A Little T.L.P.

How do you pray effectively for people who are sick, suffering, or depressed?  I find my first instinct is to pray for a return to “normal”–a speedy end to whatever is uncomfortable, abnormal, or unwanted.  “Lord, make it end.  Take it away.”  I want instant healing, a dramatic turnabout in their circumstances.  In other words, I want for them what I would want for me.

This is good, but is it Biblical?  Yes and no.  The Bible is filled with healing, and with prayer for healing.  Jesus healed, and so did many of the prophets and disciples.  In most cases, the healing was prefaced by prayer, and often followed up with prayers of worship and thanksgiving.  But there are two things I notice that bear closer inspection:

  1. Not everyone received instant healing; some received no healing in this lifetime.  (Examples– Paul was never healed of his “thorn in the flesh”; Lazarus was raised from the dead, but he was not healed of his illness; Jacob (Israel) never lost his limp, etc.)
  2. Most of the healing was accompanied not only by prayer, but by personal interaction.  Jesus didn’t start a prayer chain for someone 100 miles away– he spoke with them, laid hands on them, and prayed with them.  The prophets followed the same pattern.  Healing comes from God, but it often comes with tenderness, compassion, and sharing from another person.  God works through his people.  That doesn’t mean that we shouldn’t share prayer requests online or pray for loved ones far away.  But it does mean that our prayers are only part of the picture.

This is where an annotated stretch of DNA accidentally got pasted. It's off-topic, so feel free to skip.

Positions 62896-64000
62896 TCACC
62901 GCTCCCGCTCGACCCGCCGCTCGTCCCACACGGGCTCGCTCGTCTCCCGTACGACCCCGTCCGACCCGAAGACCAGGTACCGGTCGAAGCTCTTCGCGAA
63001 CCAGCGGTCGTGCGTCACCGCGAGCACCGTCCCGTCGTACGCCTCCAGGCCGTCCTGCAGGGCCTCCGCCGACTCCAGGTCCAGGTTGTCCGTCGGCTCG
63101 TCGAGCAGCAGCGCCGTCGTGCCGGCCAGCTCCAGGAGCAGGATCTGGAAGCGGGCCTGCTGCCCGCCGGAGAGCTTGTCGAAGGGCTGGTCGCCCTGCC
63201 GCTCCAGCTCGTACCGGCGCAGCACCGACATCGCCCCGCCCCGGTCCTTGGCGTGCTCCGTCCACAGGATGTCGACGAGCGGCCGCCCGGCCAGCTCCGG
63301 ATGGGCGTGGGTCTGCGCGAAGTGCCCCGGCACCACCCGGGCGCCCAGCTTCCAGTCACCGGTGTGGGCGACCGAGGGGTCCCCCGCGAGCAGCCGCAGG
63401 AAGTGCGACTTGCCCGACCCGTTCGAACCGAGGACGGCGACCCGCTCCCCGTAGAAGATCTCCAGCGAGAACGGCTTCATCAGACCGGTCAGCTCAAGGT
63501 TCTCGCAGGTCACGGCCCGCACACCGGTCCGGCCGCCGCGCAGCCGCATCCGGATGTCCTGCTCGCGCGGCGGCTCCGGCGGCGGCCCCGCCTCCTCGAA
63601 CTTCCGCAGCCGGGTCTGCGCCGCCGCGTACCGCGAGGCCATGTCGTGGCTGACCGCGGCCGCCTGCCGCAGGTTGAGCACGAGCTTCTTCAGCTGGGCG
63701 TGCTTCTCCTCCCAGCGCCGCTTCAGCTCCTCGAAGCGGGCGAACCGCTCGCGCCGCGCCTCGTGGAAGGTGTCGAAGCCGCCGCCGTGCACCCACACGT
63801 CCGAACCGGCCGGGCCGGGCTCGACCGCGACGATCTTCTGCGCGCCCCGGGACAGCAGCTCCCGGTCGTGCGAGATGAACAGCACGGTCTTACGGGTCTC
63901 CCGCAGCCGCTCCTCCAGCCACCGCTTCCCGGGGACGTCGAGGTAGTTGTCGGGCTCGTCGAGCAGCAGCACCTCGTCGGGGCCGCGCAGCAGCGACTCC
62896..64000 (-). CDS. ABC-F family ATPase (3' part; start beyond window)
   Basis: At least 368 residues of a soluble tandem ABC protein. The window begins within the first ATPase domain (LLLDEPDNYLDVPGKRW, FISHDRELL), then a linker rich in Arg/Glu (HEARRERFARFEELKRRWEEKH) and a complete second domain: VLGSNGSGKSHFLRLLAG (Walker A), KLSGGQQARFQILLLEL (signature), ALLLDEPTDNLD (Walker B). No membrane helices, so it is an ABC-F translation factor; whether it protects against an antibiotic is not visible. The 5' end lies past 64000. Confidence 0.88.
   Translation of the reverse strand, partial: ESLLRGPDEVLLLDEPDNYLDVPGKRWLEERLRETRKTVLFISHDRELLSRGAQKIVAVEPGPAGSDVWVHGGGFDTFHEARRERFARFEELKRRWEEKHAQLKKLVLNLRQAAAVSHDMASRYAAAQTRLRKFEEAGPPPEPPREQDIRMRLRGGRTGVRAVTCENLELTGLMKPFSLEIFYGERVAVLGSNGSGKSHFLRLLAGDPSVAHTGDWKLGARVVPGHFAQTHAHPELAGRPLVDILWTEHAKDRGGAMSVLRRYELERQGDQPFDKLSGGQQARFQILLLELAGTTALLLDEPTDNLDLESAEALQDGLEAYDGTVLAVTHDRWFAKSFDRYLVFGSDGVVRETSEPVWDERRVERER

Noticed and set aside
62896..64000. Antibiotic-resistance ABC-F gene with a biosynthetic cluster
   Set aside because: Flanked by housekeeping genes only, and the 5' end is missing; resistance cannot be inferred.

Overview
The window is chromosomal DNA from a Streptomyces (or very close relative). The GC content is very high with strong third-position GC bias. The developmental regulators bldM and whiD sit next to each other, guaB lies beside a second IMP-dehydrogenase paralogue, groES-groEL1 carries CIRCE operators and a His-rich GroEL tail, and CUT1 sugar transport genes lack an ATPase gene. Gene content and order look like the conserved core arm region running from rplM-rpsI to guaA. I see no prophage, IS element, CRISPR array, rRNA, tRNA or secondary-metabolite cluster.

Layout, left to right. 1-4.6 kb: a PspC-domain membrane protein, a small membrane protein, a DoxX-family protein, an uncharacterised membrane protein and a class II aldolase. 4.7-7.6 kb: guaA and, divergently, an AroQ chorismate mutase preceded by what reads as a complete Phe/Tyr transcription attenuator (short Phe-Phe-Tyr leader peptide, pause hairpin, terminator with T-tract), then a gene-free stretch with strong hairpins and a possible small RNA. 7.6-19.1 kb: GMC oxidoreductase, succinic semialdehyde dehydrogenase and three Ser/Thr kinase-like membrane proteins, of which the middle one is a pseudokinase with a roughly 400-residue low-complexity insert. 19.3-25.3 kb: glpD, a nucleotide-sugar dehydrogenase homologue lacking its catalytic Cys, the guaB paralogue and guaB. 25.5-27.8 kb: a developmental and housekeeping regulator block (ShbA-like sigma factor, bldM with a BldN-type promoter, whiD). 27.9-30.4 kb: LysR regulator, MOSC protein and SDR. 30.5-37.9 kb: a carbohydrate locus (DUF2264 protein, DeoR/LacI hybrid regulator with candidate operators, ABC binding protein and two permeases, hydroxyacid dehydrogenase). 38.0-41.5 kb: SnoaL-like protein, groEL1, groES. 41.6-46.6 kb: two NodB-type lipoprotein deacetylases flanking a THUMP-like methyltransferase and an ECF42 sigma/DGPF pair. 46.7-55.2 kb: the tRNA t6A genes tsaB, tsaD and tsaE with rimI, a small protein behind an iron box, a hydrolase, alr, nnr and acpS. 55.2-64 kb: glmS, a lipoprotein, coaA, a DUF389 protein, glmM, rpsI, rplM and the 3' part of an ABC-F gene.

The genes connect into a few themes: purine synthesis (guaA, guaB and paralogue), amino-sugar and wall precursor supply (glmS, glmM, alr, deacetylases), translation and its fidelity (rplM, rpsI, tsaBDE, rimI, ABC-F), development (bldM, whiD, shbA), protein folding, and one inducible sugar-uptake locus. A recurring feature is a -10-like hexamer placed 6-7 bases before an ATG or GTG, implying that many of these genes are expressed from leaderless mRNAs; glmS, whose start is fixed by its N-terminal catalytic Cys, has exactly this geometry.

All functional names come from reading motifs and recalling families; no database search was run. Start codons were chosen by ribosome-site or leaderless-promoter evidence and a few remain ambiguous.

man standing on rocks near beach during golden hour
Photo by Samuel Silitonga on Pexels.com

We need to avoid “disconnected” prayers– generic prayers for “good outcomes.”  Instead, we need prayers that involve us in the work of healing and connecting people with each other, and with Christ.

It is risky and uncomfortable to pray this way, but when we hear about someone struggling, let’s pray for their recovery, and then, let’s pray that God would show us how we can be His hands and feet (or ears and lips) to help make the healing complete–sometimes even just a note of encouragement, or ten minutes spent visiting can glorify God and spread healing and hope.  If we are not in a position to be with another person, pray that God will send someone alongside to encourage.

I know many who already do this– it’s nothing new.  But we live in an age where we “know” more people than ever before, but we interact personally with very few.   There are many in our “sphere” who are desperate for a little TLP– Tender, Loving Prayer.  Let’s see that we’re giving it.

person holding hand
Photo by Pixabay on Pexels.com

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